May 9, 2019

A falsely attributed quote that originated in chain emails is now reaching hundreds of thousands of people on Facebook.

The quote asserts that an immigrant should be “willing to become a Canadian and is willing to assimilate our ways.” Users claim that former Canadian prime minister Wilfrid Laurier said it in 1907 to advocate for national unity.

The Agence France-Presse debunked that on Thursday. In fact, the quote is a modified excerpt from a 1919 letter signed by Theodore Roosevelt, the 32nd president of the United States. AFP reported that the misattribution has been spread online to criticize Canadian immigration since at least 2011.

And on Facebook, the bogus quote has had massive engagement.

According to the audience metrics tool BuzzSumo, one July 2017 post with the misattributed Roosevelt quote had racked up more than 250,000 likes, shares and comments as of publication. That’s about 670 times more engagements than the AFP’s fact check.

The hoax has also spread on Twitter and was mentioned in at least three columns from Canadian media outlets.

Below is a chart with other top fact checks since last Tuesday in order of how many likes, comments and shares they got on Facebook, according to data from BuzzSumo and CrowdTangle. Read more about our methodology here.

On social media, fake quotes have long been one of the most popular types of misinformation. Many of them are “zombie claims,” meaning they live on for months or years after fact-checkers debunk them. They often target politicians, public figures or individuals who are for some reason controversial.

AFP’s fact check wasn’t even the only quote debunk of the week.

In an article published Friday, Brazilian fact-checker Agência Lupa debunked a quote that was falsely attributed to former president Dilma Rousseff’s chief of staff, Gleisi Hoffmann. Users claimed that Hoffmann said Formula One driver Ayrton Senna was “just another car racer” and that former president Luiz Inácio Lula da Silva would be “the true history of Brazil.”

That’s false: The quote is made up, Lupa reported. But a fake news article that originated the meme still got more than 4,000 engagements on Facebook as of publication, according to BuzzSumo — nearly 12 times more than Lupa’s fact check.

Unfortunately for fact-checkers, false quotes are pretty common, and they often struggle to keep up with them.

In February, a fact check from (Poynter-owned) PolitiFact that debunked a made-up Kurt Cobain quote about Donald Trump got three times fewer engagements on Facebook than the hoax. In December, the fact-checker got a wider reach with a debunk of a false Trump quote about Republican voters.

And many false quotes transcend social media platforms.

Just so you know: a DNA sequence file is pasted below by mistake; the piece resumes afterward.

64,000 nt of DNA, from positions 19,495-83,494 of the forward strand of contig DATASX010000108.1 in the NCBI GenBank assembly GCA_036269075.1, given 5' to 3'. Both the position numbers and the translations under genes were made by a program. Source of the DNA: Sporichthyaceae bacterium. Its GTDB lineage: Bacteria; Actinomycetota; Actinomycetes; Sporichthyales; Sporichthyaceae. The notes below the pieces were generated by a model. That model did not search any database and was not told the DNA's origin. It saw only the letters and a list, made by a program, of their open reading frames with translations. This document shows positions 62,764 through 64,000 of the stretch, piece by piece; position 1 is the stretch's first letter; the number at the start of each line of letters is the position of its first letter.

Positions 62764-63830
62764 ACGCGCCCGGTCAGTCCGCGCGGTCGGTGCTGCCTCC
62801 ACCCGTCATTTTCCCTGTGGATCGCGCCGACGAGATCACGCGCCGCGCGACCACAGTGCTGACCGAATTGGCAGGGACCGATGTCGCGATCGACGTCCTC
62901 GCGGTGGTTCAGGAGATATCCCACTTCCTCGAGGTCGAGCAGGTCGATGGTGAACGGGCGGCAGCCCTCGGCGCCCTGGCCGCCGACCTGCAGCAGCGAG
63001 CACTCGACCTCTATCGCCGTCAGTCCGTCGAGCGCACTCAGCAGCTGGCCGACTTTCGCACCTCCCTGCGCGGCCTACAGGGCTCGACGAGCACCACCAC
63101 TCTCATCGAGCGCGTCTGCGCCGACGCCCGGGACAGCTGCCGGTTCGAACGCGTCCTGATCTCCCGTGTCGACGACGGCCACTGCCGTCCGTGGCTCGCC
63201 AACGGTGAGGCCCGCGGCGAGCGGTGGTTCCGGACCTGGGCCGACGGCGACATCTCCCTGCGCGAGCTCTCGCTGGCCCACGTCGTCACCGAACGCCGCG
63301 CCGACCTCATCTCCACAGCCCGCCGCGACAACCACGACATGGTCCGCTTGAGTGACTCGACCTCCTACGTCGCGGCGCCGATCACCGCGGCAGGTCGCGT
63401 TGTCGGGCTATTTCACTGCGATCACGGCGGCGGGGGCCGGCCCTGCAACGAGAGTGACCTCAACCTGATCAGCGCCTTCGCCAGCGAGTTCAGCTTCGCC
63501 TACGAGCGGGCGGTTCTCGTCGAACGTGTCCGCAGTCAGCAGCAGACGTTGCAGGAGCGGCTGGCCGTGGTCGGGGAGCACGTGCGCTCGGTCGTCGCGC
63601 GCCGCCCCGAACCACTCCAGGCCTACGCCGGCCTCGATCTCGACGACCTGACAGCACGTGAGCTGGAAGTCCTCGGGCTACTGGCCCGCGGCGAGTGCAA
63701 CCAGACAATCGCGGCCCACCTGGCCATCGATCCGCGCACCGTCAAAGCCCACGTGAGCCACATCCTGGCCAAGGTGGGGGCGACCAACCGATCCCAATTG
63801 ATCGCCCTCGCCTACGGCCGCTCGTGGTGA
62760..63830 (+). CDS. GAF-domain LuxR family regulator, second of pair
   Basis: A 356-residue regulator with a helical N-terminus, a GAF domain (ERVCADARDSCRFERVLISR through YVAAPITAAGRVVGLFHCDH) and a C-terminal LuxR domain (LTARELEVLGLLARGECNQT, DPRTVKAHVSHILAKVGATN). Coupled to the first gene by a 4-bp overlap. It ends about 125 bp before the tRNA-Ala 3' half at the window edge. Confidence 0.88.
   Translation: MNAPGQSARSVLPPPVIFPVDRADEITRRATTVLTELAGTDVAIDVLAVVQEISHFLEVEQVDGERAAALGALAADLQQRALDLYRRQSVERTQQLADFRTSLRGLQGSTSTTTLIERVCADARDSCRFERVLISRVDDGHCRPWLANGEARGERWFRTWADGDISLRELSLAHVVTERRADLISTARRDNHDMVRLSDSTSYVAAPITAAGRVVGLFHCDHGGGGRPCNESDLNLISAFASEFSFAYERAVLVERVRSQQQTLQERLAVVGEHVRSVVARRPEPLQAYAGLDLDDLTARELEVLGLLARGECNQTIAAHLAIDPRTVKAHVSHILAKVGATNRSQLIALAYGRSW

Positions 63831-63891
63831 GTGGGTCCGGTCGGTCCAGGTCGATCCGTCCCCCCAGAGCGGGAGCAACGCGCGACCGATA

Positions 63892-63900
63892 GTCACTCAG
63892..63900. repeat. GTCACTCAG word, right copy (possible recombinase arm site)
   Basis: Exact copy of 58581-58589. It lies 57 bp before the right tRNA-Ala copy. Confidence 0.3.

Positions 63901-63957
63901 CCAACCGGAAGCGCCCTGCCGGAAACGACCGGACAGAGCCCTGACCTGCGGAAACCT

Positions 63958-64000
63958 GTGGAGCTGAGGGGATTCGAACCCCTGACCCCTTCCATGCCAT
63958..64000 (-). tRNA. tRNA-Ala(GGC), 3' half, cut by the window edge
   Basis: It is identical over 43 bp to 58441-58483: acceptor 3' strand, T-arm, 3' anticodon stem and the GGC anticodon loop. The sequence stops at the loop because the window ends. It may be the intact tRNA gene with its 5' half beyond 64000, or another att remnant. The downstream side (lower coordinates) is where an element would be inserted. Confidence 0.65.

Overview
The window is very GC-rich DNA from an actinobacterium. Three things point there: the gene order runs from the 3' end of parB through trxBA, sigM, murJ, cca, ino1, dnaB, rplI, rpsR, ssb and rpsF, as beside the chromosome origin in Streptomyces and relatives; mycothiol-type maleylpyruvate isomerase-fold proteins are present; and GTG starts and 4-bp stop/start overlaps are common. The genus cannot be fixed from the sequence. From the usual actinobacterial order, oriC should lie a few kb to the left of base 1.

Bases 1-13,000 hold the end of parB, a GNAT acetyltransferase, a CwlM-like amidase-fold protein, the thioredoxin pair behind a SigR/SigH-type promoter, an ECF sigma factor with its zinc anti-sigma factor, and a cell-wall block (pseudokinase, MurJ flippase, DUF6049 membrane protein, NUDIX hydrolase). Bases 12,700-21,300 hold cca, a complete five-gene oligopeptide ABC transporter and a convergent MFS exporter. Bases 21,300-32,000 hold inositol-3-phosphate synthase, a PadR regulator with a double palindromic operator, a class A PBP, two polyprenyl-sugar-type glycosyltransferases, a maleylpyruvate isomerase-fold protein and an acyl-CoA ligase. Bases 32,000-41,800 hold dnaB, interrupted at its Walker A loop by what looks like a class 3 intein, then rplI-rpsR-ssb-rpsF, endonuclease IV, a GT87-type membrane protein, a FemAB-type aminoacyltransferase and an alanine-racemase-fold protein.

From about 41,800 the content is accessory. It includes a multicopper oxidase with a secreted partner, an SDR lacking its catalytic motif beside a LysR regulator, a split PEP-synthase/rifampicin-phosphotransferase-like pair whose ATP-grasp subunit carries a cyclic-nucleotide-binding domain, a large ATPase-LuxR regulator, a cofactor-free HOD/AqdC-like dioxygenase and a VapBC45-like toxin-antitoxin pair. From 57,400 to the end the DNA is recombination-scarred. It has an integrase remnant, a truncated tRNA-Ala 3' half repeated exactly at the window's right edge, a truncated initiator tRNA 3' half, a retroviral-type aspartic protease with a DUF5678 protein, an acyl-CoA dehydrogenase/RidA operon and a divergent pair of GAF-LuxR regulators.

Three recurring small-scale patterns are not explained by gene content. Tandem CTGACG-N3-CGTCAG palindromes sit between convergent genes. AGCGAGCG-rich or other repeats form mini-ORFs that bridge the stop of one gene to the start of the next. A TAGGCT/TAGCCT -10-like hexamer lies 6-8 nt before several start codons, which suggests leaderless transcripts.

In a fact check published in December 2016, Snopes rated an alleged Mark Twain quote, “it’s easier to fool people than to convince them that they have been fooled,” as “unproven.” But it still appeared on websites like Goodreads, in books, memes and even merchandise on Amazon. Twain is often the target of such bogus or unproven quotes, and Snopes debunked another one in July 2018 that criticized journalists.

In fact, the fact-checking site has an entire page dedicated to debunking false quotes. Here are a few more:

“Did Actor Sean Penn Say He Was Moving to Venezuela Because Pres. Maduro Was ‘Way Better Than Trump’?” (False)

“Did Pat Robertson Say the Notre Dame Fire Was the Result of ‘Hell Bubbling over with Homosexuals’?” (False)

“Did Nikita Khrushchev Say ‘We’ll Keep Feeding You Small Doses of Socialism’?” (Unproven)

“Did Thomas Jefferson Say ‘When the Speech Condemns a Free Press, You Are Hearing the Words of a Tyrant’?” (False)

“Did Winston Churchill Say ‘The Fascists of the Future Will Call Themselves Anti-Fascists?’” (False)

These kinds of bogus quotes are everywhere — and they have been for some time. And while they’re more benign than other forms of misinformation, such as child kidnapping rumors and political disinformation, they may be harder for tech platforms and journalists to weed out. That’s because bogus quotes are easy to create, translate well to a variety of different platforms and are easily superimposed on new images — which makes them harder to find and debunk.

So despite Facebook and Instagram’s partnership with fact-checkers, who debunk and limit the reach of false posts on both platforms, don’t expect to see any fewer bogus quotes in your timeline anytime soon.

Disclosure: Being a signatory of Poynter’s International Fact-Checking Network code of principles is a necessary condition for joining Facebook and Instagram’s fact-checking project.

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Daniel Funke is a staff writer covering online misinformation for PolitiFact. He previously reported for Poynter as a fact-checking reporter and a Google News Lab…
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